Minnesota Vikings: Leslie Frazier Needs To Teach Brett Favre Respect

Sonny ClarkCorrespondent INovember 23, 2010

CHICAGO - NOVEMBER 14: Assistant head coach and defensive coordinator Leslie Frazier of the Minnesota Vikings watches as his team takes on the Chicago Bears at Soldier Field on November 14, 2010 in Chicago, Illinois. The Bears defeated the Vikings 27-13. (Photo by Jonathan Daniel/Getty Images)
Jonathan Daniel/Getty Images

Reports are that Leslie Frazier, the new head coach of the Minnesota Vikings, plans to start Brett Favre on Sunday in Washington.

The book on Frazier is that he is a no-nonsense kind of coach, and he gets players to play for him. Will this move be enough to make Brett Favre happy?

Dare I say, who cares if Favre is happy? I mean really, who cares! Does he care about anyone besides himself? Obviously not.

I have been accused of being a Favre basher. Let me get this out there. Brett Farve is good for football. He is good for ratings. He makes the NFL as a whole much better, if—and let me just stress IF—he is not acting like a spoiled rotten little boy who gets mad when things don’t go his way.

Frankly, I’ve heard that Favre gives you the best chance to win. Really? Can’t Tarvaris Jackson get the chance to throw three interceptions in one game like Favre? I mean, maybe he will only throw one and they have a chance to win.

I wouldn’t say they have a better chance of winning with Favre starting. Not now. But since it is Brett Favre, future Hall of Fame guy, he gets the nod? Sooner or later you have to know when to hang them up.

Well, it is later.

This season is a new low for Favre in a career that was something that people could marvel at. It has been a flat-out embarrassment to his career and what he has accomplished over the years.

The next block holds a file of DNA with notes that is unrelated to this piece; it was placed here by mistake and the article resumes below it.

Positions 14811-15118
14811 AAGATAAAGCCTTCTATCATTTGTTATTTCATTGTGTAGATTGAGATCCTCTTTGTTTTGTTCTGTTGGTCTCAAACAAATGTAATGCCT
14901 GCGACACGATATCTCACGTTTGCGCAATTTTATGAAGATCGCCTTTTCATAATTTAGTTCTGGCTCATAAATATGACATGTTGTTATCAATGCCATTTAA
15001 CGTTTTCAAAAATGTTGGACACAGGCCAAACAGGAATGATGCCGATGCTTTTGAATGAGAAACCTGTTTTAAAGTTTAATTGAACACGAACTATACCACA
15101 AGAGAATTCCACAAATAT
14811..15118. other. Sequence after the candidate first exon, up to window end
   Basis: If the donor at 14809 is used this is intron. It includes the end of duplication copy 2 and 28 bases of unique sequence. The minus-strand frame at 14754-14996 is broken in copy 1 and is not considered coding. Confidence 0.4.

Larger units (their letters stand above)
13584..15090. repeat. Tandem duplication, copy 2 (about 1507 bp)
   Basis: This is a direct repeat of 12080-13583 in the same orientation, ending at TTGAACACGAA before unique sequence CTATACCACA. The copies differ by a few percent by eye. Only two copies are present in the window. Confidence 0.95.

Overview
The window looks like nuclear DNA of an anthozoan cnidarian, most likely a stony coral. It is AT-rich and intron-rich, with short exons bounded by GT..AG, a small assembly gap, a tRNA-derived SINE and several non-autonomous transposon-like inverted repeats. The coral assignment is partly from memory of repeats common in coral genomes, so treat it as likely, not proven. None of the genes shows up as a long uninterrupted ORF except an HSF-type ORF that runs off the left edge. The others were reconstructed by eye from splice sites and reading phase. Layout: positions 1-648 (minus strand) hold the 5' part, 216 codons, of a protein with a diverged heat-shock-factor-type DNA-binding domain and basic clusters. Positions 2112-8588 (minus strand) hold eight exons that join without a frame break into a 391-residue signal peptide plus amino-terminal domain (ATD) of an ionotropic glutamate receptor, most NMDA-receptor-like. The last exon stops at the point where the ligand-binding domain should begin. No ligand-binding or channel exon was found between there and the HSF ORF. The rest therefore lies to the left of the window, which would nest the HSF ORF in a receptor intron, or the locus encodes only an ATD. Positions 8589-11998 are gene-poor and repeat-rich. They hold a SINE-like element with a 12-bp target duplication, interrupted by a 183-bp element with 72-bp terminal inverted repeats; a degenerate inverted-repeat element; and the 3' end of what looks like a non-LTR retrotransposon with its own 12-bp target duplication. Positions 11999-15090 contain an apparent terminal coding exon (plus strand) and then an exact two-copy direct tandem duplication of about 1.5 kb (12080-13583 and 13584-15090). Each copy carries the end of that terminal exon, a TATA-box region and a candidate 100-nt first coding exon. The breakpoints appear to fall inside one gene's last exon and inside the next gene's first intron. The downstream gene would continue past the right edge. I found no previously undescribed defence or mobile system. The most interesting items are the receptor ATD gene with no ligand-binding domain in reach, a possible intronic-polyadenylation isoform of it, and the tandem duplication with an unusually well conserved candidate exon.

But maybe, JUST MAYBE, he can end his career without his last pass being an interception, unlike his previous tenures with other teams. Last pass in Atlanta, interception. Last pass with Green Bay, interception. Last pass as a Jet, interception. Last pass with the Vikings last season, interception.

His play on the field in 2010 has been real bad. "Real bad" is actually sugarcoating it for the future Hall of Famer. Maybe he deserves that kind of respect in words. But let’s be honest, if his play on the field was any other quarterback in the league, he would be benched by now. And rightfully so.

But this is Brett Favre. Now the new coach is Frazier. I hope that Frazier takes a stand and says the behavior of Brett Favre was unacceptable and will not be tolerated.

But he didn‘t.

In Monday’s press conference Frazier said, "There's no hesitation for me in that regard. Brett Favre will be our starting quarterback on Sunday."

A chance to make a statement about how the behavior of the few will not be tolerated, was lost here. He would have nothing to lose by benching Favre, either. Frazier basically just said it was OK for a big-name player to disrespect a coach, as long as you are Hall of Fame-bound.

Kevin Blackistone stated in his article:

“Frazier's decision was appropriate, however, because there is but one reason to pay attention to the Vikings for the rest of this season: Favre. Why, after this most miserable of campaigns for him? To see if he can manage to stay in one piece and upright long enough to make it to the 300 consecutive games-started mark.

It is selfish.

It is antithetical to the team game that is football.

It is, however, a record worth witnessing.”

The next question is will Roger Goodell have the stones to put him out, if the coach won’t. He won’t, though, because what is best for football is having Favre in the game to make it to 300.

In my opinion, I could care less about his records. I could care less that he only needs five for 300 consecutive starts.

The consequences of his actions, whether it be “Shlong Gate” or disrespecting coaches on the sidelines of a game, have to end at 295.